The Treasury will soon release for consultation new Consumer Data Right rules that will enable consumers to give brokers access to their banking data.
In one of its first announcements since taking over the overarching leadership and responsibility for the Consumer Data Right (CDR) program from the Australian Competition and Consumer Commission (ACCC), the Treasury has announced that it is progressing with new, draft rules that will enable mortgage brokers to access CDR data.
Currently, the rules do not permit the disclosure of CDR data by an accredited data recipient (ADR), such as a bank, to other parties that the consumer may wish to share their CDR data with (such as mortgage brokers).
Indeed, in their initial format, the CDR rules outline strict parameters by which consumer data can and cannot be shared – largely due to security/risk concerns.
However, following engagement with industry, it was noted that it was “critical” that a broad range of recipients should be able to engage in the Consumer Data Right scheme in order for it to “achieve the competition and innovation objectives of the regime, and for the CDR to support Australia’s digital economy”.
An informal consultation on the proposal was launched last year and the responses to this have been used to inform a draft set of CDR rules that would enable CDR data to be shared with specified ‘trusted advisers’.
The proposed draft rules would therefore enable a person to “conveniently and securely share their banking data to a residential mortgage broker to help find them the best mortgage to purchase a property”.
As well as expanding who CDR data can be shared with, the new draft set of rules will also enable consumers to share “insights” obtained from their CDR data, which could help speed up loan processing.
The Treasury said the new draft rules would help verify a consumer’s identity, their account balance, income level and expenses in a more secure and efficient manner.
Treasury said the changes would “facilitate a safer and more efficient way to confirm details to support a loan assessment, minimising the need for an applicant to manually collect certain information and provide it to the credit provider, or even worse, provide their bank account password to the provider in order for the provider to ‘screen scrape’ that information”.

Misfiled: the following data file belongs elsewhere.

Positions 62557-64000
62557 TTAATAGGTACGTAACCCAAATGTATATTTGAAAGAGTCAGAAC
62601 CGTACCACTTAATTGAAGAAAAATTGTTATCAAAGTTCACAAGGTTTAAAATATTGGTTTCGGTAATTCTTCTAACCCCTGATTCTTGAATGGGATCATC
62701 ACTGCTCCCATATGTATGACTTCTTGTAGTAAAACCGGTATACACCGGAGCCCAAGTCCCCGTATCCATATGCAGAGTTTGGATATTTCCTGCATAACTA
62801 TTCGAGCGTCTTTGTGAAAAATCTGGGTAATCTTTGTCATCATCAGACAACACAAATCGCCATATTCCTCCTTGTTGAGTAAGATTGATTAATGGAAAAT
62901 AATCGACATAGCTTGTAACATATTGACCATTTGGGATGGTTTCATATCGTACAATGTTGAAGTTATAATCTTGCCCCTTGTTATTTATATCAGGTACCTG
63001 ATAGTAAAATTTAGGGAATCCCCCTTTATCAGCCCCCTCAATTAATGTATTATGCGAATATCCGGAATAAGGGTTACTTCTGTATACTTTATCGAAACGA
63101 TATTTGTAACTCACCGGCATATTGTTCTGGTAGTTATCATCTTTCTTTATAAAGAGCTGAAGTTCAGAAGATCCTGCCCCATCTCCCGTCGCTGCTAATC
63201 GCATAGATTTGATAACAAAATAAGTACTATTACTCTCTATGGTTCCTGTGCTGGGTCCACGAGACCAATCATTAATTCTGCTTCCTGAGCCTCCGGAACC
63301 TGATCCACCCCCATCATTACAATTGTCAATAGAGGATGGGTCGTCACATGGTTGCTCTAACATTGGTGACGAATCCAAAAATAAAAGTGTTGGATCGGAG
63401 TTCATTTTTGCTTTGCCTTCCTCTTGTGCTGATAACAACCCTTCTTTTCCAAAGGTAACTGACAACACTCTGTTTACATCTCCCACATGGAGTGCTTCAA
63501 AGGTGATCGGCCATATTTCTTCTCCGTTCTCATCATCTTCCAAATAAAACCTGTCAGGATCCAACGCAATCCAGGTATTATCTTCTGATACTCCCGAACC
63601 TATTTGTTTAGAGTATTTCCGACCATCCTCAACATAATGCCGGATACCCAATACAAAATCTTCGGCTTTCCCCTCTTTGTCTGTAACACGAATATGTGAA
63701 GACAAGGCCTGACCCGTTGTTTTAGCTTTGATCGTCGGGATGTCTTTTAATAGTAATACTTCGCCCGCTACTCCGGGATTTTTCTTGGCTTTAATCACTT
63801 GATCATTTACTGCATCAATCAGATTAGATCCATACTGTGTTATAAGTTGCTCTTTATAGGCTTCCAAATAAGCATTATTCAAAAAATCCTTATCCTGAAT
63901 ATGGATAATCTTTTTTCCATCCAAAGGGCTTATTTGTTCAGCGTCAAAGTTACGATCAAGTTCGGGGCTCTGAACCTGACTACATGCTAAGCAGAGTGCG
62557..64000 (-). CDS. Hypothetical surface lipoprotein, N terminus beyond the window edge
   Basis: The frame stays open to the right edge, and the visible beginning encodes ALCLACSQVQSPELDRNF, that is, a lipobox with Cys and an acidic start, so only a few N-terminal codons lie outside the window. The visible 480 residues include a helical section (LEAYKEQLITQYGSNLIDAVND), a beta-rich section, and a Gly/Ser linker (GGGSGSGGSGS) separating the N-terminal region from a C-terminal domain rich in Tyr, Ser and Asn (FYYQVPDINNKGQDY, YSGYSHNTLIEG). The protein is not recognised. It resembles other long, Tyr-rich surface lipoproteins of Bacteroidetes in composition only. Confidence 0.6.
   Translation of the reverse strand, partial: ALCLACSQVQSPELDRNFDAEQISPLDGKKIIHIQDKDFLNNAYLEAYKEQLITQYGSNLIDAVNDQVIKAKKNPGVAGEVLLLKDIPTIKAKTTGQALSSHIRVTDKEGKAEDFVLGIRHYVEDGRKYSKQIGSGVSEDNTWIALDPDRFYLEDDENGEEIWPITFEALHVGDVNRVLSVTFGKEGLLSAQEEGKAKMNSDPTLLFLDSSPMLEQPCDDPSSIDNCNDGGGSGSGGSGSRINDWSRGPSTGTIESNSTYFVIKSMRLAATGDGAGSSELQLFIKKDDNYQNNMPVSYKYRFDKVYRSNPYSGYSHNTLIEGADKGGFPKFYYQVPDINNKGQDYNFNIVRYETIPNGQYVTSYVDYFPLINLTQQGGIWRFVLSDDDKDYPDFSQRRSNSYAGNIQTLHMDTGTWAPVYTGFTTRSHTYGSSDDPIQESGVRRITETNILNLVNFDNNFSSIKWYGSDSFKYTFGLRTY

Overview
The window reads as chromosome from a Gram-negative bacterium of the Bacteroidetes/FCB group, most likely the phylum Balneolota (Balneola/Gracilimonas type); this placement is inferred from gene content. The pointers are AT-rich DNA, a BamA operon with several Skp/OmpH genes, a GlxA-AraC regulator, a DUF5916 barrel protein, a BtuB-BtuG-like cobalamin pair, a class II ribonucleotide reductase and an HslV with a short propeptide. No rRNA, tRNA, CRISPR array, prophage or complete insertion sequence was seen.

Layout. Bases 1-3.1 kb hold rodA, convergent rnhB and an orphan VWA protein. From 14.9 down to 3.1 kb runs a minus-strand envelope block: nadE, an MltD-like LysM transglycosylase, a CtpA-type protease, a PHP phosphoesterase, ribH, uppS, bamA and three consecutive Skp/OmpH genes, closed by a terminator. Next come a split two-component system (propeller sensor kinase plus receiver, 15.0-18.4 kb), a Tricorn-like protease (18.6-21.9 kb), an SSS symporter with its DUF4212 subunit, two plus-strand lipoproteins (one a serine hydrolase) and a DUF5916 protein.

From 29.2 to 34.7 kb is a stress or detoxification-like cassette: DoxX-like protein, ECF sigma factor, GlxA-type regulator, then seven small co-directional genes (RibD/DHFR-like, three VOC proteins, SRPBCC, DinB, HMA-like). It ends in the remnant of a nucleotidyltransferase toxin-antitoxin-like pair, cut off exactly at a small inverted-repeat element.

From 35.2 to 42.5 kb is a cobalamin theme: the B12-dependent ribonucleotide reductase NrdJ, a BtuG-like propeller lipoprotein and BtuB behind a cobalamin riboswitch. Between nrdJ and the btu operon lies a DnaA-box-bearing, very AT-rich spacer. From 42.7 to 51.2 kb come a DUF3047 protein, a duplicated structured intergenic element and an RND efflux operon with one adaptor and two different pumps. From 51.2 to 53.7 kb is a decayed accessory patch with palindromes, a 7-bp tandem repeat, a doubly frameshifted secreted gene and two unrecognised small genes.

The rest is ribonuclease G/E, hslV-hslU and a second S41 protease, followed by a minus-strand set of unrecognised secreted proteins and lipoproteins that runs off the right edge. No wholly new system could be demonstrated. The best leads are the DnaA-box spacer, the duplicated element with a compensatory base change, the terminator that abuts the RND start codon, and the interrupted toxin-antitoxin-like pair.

A third update to CDR rules will enable an Accredited Data Recipient under the CDR (such as a bank) to sponsor other parties (such as related fintechs) to become accredited, or allow their agents to participate in the system.
In an update, Treasury said: “The draft rules will be released soon for formal consultation…
“The intent of the rules is to provide a safe, convenient and efficient way for consumers to consent to an accredited person sharing their data with trusted advisers, support consumer convenience and reduce the costs of accreditation for smaller participants and start‑ups, without reducing the overall security and privacy protections of the regime.
“These proposed changes will unlock a range of data‑driven products and services that will help consumers, including small and medium-sized businesses, to benefit from their financial data, reducing time and effort in managing their financial affairs and providing a more secure framework to share their banking data with their trusted advisers,” it said.
The Data Standards Body within Treasury is expected to commence discussions with the CDR community on developing supporting standards prior to the release of the draft rules.
Find out more about the Consumer Data Right and what consumers think about giving brokers access at the Better Business Summit 2021. Places are limited so make sure you secure your place at the five-state event asap!
[Related: Consultation opens on CDR access for brokers]
Annie Kane is the editor of The Adviser and Mortgage Business.
As well as writing about the Australian broking industry, the mortgage market, financial regulation, fintechs and the wider lending landscape – Annie is also the host of the Elite Broker and In Focus podcasts and The Adviser Live webcasts.
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